Back in March 2020, when the Covid-19 pandemic was still in its early stages and most people expected to return to work within a few weeks, corporate IT security teams were overwhelmed by the rapidly shifting priorities and challenges that a suddenly remote workforce presented. In fact, by some accounts, the best description for those early weeks was “survival mode,” simply trying to get everyone up-to-speed and ensure they had access to the tools and information they needed to be productive from home.
Now, more than six months into the pandemic, many security teams have gotten their feet back under them — and many companies have already announced that they plan to continue remote work well into the middle of 2021. Despite the initial frenzy dying down, though, there are still security issues to be concerned about. One of those concerns? Endpoint Security.
The Challenges of Endpoint Security During COVID-19
In April 2020, just over a month after lockdowns began when most people were already working from home, Gartner Research released a report detailing the seven areas that IT security needed to focus on to successfully navigate the pandemic. Among those priorities was endpoint security.
As the Gartner team pointed out, the rapid shift to remote work in many organizations meant that there wasn’t enough time in most cases for the security teams to implement their typical security protocols on devices that would be used at home. Further complicating matters was the fact that many companies relaxed their security policies to allow employees to use personal devices to access corporate networks and cloud platforms. The prevailing sentiment across organizations was to get everyone up and working and then worry about the details.
The problem, of course, is every endpoint is a potential access point for malicious actors. With so many potentially unprotected endpoints, it’s more challenging than ever to manage zero-day attacks, fileless attacks, and malware. With that in mind, IT security needs to change its approach to thinking about and implementing endpoint security.
Endpoint Security in the “New Normal”
Prior to the pandemic, endpoint security was easier for security to manage. Deploying security tools onsite is easier than doing so remotely. It was easier to restrict access to the network when there was more control over who was working where.
With people working from home, though, and in some cases using personal devices, that control had to be relinquished to an extent. And if a threat did somehow make it through, it was easier for teams to work in real-time to extinguish it by reimaging compromised machines. Remote working — especially given that most security teams are also working from home — has reduced or even eliminated some of the most effective means of dealing with imminent threats.
Variations in employee connections also hinder remote security operations. In the office, everyone shares the same connection, and fixes can be deployed quickly. Working from home means everyone is working at different speeds. This can lead to annoying lags in video conferencing at best but thwart security remediation efforts at worst.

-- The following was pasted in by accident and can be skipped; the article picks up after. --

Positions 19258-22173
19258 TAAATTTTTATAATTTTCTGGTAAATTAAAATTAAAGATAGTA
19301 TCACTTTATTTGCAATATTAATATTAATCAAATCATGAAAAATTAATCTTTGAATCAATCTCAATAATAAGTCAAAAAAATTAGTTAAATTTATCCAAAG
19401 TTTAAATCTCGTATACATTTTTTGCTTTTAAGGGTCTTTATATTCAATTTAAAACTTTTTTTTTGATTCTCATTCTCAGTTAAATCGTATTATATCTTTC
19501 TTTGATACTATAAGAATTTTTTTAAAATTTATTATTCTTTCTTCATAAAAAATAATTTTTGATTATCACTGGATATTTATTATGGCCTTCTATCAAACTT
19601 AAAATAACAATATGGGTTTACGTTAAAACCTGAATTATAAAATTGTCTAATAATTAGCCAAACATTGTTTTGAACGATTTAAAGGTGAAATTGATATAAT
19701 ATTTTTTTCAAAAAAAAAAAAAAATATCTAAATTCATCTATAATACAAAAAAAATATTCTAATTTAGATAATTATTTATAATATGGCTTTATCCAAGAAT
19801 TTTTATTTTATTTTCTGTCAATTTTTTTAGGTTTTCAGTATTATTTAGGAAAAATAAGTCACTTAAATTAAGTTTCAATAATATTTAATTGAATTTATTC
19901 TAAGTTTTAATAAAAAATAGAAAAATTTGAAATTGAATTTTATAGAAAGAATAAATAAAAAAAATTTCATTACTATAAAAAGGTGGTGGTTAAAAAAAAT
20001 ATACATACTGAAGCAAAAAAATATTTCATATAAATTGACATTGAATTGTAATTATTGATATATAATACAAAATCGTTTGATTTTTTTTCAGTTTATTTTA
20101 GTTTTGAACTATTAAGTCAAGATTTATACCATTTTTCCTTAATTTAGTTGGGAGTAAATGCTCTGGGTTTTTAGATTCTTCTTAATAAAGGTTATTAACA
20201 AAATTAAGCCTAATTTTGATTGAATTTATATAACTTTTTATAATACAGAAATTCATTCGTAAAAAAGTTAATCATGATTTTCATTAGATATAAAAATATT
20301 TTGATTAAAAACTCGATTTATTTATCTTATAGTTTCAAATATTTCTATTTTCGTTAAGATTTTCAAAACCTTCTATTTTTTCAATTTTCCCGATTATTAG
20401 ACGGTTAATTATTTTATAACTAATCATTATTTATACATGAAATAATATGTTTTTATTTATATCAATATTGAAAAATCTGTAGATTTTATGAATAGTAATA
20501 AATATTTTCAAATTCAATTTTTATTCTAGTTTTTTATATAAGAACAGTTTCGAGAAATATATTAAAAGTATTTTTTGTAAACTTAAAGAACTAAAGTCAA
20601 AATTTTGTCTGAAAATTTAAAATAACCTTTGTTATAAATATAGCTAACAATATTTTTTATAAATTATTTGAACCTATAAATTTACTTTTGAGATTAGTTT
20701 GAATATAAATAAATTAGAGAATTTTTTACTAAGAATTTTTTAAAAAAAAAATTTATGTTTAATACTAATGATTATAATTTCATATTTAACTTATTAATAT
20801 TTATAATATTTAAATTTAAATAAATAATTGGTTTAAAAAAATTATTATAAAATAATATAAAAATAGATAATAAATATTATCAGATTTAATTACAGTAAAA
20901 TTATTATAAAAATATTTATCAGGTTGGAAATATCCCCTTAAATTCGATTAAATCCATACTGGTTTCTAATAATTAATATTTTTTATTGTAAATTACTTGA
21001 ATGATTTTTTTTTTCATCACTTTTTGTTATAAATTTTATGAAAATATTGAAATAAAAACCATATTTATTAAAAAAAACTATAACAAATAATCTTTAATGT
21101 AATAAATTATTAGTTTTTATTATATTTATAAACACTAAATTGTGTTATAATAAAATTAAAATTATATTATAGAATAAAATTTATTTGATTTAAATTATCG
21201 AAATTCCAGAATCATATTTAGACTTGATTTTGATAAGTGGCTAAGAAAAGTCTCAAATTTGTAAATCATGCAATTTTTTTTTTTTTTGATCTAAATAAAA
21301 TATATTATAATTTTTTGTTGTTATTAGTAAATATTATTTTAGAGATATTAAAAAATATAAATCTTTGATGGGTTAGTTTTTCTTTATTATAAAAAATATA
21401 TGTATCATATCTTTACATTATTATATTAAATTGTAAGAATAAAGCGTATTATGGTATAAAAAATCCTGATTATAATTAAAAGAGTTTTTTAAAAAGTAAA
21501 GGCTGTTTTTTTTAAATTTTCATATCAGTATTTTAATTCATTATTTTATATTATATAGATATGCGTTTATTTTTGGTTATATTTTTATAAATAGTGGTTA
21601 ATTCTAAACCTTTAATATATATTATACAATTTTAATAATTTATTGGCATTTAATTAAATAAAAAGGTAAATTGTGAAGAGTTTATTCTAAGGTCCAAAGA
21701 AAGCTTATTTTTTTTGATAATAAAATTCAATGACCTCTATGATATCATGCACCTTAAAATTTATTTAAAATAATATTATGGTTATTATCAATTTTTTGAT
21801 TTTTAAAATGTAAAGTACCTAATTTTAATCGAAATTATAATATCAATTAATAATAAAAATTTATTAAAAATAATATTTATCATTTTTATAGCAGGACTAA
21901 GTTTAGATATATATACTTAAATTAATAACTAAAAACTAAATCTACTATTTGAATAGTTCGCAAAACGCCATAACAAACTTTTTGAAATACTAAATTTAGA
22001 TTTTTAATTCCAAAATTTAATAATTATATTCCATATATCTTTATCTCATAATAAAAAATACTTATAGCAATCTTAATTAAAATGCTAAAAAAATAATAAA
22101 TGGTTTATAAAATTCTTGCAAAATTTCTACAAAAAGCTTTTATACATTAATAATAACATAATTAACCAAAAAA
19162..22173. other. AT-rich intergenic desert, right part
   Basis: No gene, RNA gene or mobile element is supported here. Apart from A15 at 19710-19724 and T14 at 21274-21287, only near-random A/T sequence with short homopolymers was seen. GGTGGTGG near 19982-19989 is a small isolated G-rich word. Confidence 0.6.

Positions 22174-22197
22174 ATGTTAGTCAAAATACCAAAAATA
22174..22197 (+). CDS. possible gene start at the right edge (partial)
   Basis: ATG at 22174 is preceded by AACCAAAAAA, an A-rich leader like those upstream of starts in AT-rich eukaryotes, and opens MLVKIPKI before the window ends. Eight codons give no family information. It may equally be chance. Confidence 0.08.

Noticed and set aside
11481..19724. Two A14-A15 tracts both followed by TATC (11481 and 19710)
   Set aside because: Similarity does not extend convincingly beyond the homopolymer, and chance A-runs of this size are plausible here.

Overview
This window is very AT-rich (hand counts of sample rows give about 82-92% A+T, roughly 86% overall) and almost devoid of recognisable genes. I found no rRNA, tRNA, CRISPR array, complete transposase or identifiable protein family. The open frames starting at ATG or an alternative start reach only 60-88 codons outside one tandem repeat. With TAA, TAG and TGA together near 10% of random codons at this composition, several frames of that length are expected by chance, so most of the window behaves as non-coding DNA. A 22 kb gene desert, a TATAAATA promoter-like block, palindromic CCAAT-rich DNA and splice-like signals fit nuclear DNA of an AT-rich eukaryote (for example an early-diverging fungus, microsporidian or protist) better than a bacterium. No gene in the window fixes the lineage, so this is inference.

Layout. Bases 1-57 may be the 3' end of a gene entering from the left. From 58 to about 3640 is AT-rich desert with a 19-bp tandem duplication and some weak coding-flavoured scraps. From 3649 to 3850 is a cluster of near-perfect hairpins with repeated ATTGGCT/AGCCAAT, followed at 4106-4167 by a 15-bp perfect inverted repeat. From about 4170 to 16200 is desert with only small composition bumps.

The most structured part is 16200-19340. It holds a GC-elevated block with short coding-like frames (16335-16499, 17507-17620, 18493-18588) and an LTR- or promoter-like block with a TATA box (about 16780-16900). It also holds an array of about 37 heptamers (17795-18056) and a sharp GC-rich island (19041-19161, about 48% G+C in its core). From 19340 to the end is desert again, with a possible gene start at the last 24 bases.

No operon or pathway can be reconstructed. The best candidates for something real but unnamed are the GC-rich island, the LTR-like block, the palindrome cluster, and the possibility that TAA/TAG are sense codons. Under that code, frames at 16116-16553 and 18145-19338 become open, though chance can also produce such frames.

Therefore, uncovering new approaches to endpoint security is a must as part of the new normal. Implementing advanced protection solutions that are capable of responding to ever-evolving threats is the first part of that plan. It’s also important that data endpoint tools remain active even when the computers are offline. This requires using a solution that’s applied directly to the endpoint and doesn’t rely on a continuous internet connection to remain active.
Controlling which devices can access the network is another important part of endpoint security. Applying device controls to machines can limit or block peripheral devices that haven’t been approved by IT. USB drives, for instance, are a common source of malware and access point for attacks, so insisting that only protected devices be used will help protect your network.
How Employees Can Help With Endpoint Security
Individuals are also a key part of any endpoint security solution. Training and education regarding cybersecurity don’t stop simply because employees are working from home. If anything, the need for diligence has only increased.
On the individual level, protecting endpoints can include a number of strategies, including :
- Requiring token-based two-factor authentication for access to the cloud
- Implementing device-level encryption solutions, including encryption software
- Updating employees on the signs of phishing and other cyberattacks
- Requiring the use of VPNs
- Updating password requirements
There’s no doubt that the security landscape will continue to evolve as we move into 2021 and the next phases of pandemic response. However, it’s clear that remote work is here to stay, and IT security needs to evolve as well to stay ahead of the new and increasing threats.
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